7 August 2014 The challenge for the international community remains how best to impress upon all the parties involved in the Darfur conflict that a military solution and the status quo are untenable, the African Union-United Nations envoy on the region said today, urging the Security Council to play a more proactive role in supporting the holding of a successful national dialogue in Sudan.
“There is broad and general consensus that the national dialogue [proposed by Sudanese President Omar Al Bashir] represents an opportunity to resolve the Darfur crisis and other crises in the Sudan,” said Mohamed Ibn Chambas, African Union-United Nations Joint Special Representative and Joint Chief Mediator.
Briefing the Council on the latest developments in Darfur and the work of the Joint AU-AU Mission in the region (UNAMID), he said all the parties, including all regional and international institutions he has engaged have engaged welcome the proposal for a national dialogue, and while questions on details of the process remain, he believed an enhanced supporting role by the Council would be key.
“The Sudanese parties should be assisted to create the much needed enabling environment for a genuine and inclusive dialogue and to recognize that the process could be a unique opportunity for sustainable resolution of all the conflicts afflicting the Sudan,” he said, adding that he would continue to impress on armed movements, in coordination with the AU High-Level Implementation Panel, the need for them to engage and be part of the national dialogue process, without any preconditions.
Mr. Chambas said he would also urge the Sudanese Government to engage directly with the armed movements to agree security arrangements to ensure their participation in the national dialogue. The process should be utilized by all participants, Government and opposition alike, as an opportunity to raise all concerns, to make proposals and discuss initiatives, which would be used to determine the future of a stable and democratic Sudan.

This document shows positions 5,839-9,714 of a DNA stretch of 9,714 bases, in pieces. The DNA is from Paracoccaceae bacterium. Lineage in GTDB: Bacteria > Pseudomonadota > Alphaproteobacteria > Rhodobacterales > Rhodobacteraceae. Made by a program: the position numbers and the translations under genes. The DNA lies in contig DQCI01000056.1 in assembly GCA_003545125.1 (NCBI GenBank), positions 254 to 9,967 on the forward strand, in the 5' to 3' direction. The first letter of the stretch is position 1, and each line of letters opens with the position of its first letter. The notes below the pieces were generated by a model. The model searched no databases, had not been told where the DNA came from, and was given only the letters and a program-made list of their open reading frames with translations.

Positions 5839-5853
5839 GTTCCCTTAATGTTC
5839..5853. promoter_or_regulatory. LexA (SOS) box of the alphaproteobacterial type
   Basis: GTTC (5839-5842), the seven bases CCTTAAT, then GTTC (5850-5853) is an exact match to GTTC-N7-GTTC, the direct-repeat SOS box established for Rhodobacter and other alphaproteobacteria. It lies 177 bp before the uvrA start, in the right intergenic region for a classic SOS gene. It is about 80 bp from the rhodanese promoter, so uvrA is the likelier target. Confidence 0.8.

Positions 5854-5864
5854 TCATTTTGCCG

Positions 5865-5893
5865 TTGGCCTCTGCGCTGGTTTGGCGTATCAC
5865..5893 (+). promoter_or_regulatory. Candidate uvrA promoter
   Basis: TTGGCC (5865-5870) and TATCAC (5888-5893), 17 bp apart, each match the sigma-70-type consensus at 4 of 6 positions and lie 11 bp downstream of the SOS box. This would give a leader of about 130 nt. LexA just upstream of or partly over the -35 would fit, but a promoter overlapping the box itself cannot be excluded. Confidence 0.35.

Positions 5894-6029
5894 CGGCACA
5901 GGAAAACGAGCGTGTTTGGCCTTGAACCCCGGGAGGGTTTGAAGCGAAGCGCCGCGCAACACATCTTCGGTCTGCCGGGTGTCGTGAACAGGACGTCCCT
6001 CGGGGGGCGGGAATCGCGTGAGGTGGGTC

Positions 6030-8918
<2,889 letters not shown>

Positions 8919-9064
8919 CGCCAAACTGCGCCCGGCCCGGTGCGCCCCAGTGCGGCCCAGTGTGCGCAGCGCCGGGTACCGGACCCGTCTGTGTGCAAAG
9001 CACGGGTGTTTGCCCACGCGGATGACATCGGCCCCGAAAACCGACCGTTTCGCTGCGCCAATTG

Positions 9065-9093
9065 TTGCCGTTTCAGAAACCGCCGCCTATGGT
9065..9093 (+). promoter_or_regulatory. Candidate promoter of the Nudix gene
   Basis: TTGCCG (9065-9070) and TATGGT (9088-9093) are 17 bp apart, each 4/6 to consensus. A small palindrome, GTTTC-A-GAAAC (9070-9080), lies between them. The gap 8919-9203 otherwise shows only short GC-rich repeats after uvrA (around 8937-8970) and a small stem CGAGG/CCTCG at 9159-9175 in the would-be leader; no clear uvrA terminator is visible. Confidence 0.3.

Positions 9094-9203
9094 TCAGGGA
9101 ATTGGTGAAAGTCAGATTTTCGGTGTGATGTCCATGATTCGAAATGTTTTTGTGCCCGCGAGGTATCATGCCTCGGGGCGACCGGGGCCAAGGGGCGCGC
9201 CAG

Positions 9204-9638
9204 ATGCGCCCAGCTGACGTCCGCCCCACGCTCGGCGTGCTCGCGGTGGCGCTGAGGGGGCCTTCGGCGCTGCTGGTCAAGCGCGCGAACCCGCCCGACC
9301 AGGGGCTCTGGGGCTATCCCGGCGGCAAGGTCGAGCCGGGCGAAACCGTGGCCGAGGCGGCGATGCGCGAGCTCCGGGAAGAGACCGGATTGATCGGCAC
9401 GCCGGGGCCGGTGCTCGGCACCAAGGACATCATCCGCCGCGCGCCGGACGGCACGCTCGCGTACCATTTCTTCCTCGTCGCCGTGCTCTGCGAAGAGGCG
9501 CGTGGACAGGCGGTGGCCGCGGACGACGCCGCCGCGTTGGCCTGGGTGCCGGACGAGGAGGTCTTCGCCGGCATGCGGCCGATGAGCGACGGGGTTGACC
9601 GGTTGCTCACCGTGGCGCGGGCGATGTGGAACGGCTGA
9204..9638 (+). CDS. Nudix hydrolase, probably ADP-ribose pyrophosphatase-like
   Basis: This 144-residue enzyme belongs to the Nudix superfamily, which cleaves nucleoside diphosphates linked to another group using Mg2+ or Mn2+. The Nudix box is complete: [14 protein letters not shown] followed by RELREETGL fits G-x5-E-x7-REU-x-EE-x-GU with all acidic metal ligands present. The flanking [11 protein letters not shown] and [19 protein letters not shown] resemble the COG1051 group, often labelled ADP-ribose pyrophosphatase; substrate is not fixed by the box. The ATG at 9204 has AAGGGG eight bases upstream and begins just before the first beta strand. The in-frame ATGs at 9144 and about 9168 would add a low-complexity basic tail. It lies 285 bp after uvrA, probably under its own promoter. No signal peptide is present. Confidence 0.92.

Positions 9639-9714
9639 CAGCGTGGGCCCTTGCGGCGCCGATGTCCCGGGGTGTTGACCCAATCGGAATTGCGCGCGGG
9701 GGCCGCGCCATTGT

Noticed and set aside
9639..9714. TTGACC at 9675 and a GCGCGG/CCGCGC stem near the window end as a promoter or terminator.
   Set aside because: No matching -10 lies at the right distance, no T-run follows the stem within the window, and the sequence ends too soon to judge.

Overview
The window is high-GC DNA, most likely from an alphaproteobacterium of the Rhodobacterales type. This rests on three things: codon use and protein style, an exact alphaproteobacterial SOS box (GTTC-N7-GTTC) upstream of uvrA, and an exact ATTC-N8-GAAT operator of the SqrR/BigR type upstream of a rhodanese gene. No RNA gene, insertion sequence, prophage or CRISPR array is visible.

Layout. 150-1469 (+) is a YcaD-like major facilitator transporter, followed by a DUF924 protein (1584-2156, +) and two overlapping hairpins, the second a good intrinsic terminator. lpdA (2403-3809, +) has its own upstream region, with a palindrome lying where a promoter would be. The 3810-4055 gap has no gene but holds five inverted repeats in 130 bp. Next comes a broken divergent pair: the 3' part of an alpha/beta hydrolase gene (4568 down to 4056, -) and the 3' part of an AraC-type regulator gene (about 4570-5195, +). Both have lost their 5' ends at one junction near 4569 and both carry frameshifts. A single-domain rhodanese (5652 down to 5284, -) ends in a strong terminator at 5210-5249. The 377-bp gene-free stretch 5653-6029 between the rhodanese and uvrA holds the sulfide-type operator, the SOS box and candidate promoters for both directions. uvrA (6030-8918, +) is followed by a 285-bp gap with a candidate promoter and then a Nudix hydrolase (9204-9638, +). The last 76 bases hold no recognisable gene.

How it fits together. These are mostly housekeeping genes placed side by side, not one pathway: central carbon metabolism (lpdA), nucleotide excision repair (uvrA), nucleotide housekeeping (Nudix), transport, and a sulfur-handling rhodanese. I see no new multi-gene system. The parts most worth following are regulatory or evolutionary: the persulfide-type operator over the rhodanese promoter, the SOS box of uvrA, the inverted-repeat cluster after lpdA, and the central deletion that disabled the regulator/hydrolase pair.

Specifically on the situation in Darfur, he told the Council that while fighting between Government forces and armed movements has reduced considerably in recent months, intermittent inter-communal violence continued mainly with renewed fighting between tribes competing for resources.
“Insecurity, acts of criminality and movement restrictions by Government forces, armed movements and militia groups pose a challenge to mandate implementation for UNAMID and impede the activities of humanitarian agencies, as well as being a threat to the safety and security of United Nations and humanitarian personnel,” Mr. Chambas said.
While operations of Rapid Support Force (RSF) have significantly reduced in Darfur and attacks by the armed movements have been sporadic, the upsurge in intra and inter-communal violence continues unabated in many parts of Darfur.
The most significant tribal clashes involved the Ma’alia and Southern Rizeigat in East Darfur, Ma’alia and Hamar on the border area between East Darfur and Western Kordofan, Northern Rizeigat and Beni Hussein in North Darfur, and Salamat and Misseriya in Central Darfur.
“Eleven years into the conflict in Darfur, the humanitarian situation remains very dire,” he said, explaining that the number of people estimated to have been displaced by conflicts in Darfur since the beginning of 2014 has increased from 250,000 in the previous reporting period to over 385,000, alongside the more than two million long-term internally displaced persons (IDPs).
With close to 30 per cent of Darfur's population displaced from their lands or homes and scattered in IDP camps and IDP-like conditions in many parts of Darfur, Mr. Chambas said “the imperative of a political solution to unpin humanitarian efforts cannot be over emphasized.”
Notwithstanding the challenging operational environment, he said that UNAMID, which he heads, continues to undertake measures to implement its strategic priorities as well as remaining focused on strengthening and streamlining its operations to enhance mandate implementation in accordance the strategic priorities set out in Security Council resolution 2148 (2014).
Regarding his mediation efforts towards direct negotiations between the Sudanese Government and non-signatory armed movements, Mr. Chambas said he has intensified coordination with the AU High-level Implementation Panel and the Special Envoy of the UN Secretary General to Sudan and South Sudan “to synchronize our mediation efforts in line with the request contained in Council resolution 2148 (2014).”
In that light, the parties agreed to explore organizing a preparatory meeting, as soon as possible, that would involve the representatives of the armed movements and the Government of the Sudan at a mutually convenient venue.
“This meeting is expected to explore ways of addressing humanitarian and security situation in Darfur; deliberate on how the parties can bridge their differences and make progress towards a comprehensive settlement of the Darfur conflict and the possibility of a unified mediation framework,” he said.
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